New Delhi: Vietnamese Ambassador to India Ton Sinh Thanh on Saturday invited Indian filmmakers to shoot their movies in Vietnam to boost the two millenia-old cultural ties between the two countries.
“Besides enhancing the exchange of artists, cultural troops, students and think tanks, we should try new areas such as exchange of movies and promoting film shooting in each other's countries,” Ton said while speaking as the guest of honour at a bilateral international seminar on “Indo-Vietnam cultural relations: Retrospect and prospect” here.
“We welcome an Indian cultural centre in Hanoi, we hope that there will also be a Vietnamese cultural centre in New Delhi,” he said.
Stating that Ho Chi Minh, the father of the Vietnamese people, was a great friend of the Indian people, he also said that a statue of the revolutionary Communist leader in New Delhi would be an excellent symbol of friendship between the two countries.
“Cultural cooperation is one of the pillars in the strategic partnership between our two countries. Vietnam and India have many cultural similarities which have been accumulated by the interactions between our countries over the last 2,000 years,” the ambassador said.
Organised by the Indian Council for Cultural Relations (ICCR), the seminar is aimed at covering topics on the centuries old cultural bonding between India and Vietnam and its relevance in today's geopolitical scenario.
There are seven participants from Vietnam, including a minister rank delegate and a member of the central committee of the Communist Party of Vietnam, who would interact with 15 Indian scholars to analyse Indo-Vietnamese relations in a historical perspective and evaluate them in the modern context.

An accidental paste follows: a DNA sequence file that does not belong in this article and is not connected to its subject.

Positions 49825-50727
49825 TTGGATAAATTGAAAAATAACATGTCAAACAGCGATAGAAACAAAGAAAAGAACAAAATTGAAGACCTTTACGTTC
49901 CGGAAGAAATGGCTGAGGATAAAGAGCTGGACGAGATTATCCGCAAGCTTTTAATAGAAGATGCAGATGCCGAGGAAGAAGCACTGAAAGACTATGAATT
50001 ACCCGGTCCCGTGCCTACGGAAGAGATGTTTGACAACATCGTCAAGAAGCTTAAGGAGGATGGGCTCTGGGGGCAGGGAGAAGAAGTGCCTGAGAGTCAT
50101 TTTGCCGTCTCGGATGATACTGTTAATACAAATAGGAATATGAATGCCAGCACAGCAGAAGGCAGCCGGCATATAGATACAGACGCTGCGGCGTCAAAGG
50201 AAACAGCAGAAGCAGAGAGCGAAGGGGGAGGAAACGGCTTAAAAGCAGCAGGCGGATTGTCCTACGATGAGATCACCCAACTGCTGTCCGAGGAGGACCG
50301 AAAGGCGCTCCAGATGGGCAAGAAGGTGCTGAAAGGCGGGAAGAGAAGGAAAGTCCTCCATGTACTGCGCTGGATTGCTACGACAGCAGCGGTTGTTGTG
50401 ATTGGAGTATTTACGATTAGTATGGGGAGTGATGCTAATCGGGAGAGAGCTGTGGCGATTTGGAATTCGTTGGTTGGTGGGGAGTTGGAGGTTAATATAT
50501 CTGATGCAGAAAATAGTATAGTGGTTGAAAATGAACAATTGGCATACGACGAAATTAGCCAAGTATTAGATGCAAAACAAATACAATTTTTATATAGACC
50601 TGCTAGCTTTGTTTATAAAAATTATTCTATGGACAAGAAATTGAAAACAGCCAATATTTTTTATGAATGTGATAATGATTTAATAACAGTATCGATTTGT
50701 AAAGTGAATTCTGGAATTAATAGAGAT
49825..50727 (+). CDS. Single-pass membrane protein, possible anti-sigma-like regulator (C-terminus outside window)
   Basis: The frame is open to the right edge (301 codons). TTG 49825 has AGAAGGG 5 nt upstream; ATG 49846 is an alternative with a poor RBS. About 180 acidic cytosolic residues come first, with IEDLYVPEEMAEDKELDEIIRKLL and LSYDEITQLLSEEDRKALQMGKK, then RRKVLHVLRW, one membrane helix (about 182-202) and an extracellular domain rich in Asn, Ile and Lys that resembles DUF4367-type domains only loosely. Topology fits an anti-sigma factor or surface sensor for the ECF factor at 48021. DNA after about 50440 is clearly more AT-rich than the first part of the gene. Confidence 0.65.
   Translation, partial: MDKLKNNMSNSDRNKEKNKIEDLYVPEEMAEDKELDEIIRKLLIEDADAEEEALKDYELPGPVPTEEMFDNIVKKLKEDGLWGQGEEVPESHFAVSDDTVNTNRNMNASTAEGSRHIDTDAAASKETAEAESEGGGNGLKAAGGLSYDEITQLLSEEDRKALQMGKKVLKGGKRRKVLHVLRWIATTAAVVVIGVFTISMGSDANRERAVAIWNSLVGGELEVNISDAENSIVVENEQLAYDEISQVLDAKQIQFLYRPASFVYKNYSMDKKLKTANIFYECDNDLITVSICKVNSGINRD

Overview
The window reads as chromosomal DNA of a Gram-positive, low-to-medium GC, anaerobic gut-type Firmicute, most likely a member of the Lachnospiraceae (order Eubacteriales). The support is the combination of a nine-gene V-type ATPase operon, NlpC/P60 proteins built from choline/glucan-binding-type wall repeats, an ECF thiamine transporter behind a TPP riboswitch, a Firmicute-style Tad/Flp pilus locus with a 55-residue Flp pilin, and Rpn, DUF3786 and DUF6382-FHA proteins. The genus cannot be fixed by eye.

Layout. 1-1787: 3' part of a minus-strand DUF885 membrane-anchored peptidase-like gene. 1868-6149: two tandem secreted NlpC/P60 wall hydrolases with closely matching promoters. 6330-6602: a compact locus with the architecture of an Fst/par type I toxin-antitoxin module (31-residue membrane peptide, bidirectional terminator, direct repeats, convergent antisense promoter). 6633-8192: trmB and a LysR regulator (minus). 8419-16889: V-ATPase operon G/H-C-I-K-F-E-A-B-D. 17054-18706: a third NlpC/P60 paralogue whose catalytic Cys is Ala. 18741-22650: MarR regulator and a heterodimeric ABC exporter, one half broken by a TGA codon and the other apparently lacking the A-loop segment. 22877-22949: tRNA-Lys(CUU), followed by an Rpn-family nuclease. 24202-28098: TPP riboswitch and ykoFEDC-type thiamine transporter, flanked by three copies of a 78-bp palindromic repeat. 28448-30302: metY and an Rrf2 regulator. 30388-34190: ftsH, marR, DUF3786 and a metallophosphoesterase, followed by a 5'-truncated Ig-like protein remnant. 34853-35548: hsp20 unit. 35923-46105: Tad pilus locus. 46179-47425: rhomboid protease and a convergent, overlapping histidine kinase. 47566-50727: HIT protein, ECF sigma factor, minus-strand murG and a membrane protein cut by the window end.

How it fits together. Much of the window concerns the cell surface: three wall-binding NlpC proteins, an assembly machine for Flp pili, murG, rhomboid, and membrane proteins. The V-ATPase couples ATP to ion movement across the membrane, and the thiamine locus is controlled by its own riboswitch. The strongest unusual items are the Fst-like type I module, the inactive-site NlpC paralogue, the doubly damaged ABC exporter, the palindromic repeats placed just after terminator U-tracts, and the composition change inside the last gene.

“The seminar is an effort to unearth the contacts between these two ancient civilisations and would cover the centuries-old cultural bonding between India and Vietnam, the role of Hinduism and Buddhism, relevance of culture and literature in today’s geopolitical scenario in the context of India-Vietnam relations, Ho Chi Minh and India and (Rabindranath) Tagore and Vietnam,” ICCR Director General Ambassador C Rajasekhar said in his welcome address.
“These subjects are likely to witness debate and discussion over our future strategy so far as interactions in the fields of art and culture are concerned,” he added.
ICCR President Lokesh Chandra said that Indian traders and monks who had once migrated from India to Vietnam, had established their Cham (Hindu) kingdom in central Vietnam without any violence or invasion.
“The Indian approach was sharing and giving them scripts for language while cotton fabrics and sugar were major exports going to the highest point in Vietnam. In the past 2,000 years. Vietnam has maintained its identity while we have problems in India,” Chandra said.
“Buddhism has a long history which dates back to the third century BC in Vietnam,” Anil Wadhwa, secretary (east) in the ministry of external affairs, said in his speech as the chief guest.
“Furthermore, some historians also feel that the oldest Hindu kingdom, Funan, ruled from Vyadhapura, was established in the lower valley of the Mekong. The carvings of Cham period depicted events of Ramayana and Indian mythology such as marriage ceremony of Ram-Sita, Krishna playing flute, Indra and dancing apsaras, Vishnu and Sheshnag and the Shivling,” he said.
“The depiction of musical instruments such as pakhawaj, mridangam, drums etc. are reflective influence of Indian music. Vietnam’s famous ‘LakhonBassac’ dance drama is based on the epic Ramayana.”
Wadhwa said that the Mekong-Ganga cooperation initiative has been built on cooperation in the region defined by two great rivers, the Mekong and the Ganga.
“It is a forum which is unique in its civilisation foundation. It is also a forum which has tremendous potential to become a powerful catalyst for socioeconomic development in the region,” the secretary (east) said.